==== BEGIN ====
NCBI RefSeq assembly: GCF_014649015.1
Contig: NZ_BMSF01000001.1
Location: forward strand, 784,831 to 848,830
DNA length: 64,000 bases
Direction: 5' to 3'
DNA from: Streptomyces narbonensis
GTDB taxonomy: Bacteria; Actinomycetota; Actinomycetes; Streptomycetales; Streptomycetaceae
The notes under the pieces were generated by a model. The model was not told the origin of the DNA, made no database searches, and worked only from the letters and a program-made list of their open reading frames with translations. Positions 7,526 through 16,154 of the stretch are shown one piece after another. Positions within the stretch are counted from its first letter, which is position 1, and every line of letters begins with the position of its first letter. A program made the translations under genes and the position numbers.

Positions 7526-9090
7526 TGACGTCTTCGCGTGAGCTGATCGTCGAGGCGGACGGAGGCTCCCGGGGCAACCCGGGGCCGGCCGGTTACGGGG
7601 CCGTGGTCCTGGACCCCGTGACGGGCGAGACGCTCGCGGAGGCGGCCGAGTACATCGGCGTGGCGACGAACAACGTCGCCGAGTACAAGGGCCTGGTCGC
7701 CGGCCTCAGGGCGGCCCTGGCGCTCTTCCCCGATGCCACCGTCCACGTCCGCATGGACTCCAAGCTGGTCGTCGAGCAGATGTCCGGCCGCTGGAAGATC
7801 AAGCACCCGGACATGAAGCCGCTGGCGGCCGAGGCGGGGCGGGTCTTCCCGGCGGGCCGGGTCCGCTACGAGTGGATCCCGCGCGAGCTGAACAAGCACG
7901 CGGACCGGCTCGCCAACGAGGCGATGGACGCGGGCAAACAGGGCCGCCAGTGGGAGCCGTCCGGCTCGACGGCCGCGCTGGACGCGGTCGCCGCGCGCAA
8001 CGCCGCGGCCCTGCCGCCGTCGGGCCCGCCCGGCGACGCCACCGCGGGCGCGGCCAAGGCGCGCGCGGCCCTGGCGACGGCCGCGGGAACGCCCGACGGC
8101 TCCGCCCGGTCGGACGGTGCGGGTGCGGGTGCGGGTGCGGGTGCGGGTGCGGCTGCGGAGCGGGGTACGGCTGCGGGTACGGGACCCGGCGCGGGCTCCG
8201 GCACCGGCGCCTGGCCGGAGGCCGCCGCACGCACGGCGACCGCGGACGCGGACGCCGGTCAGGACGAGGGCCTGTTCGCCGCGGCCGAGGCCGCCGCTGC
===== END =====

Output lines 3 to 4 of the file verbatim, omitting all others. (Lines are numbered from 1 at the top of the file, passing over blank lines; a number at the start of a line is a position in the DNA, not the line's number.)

Location: forward strand, 784,831 to 848,830
DNA length: 64,000 bases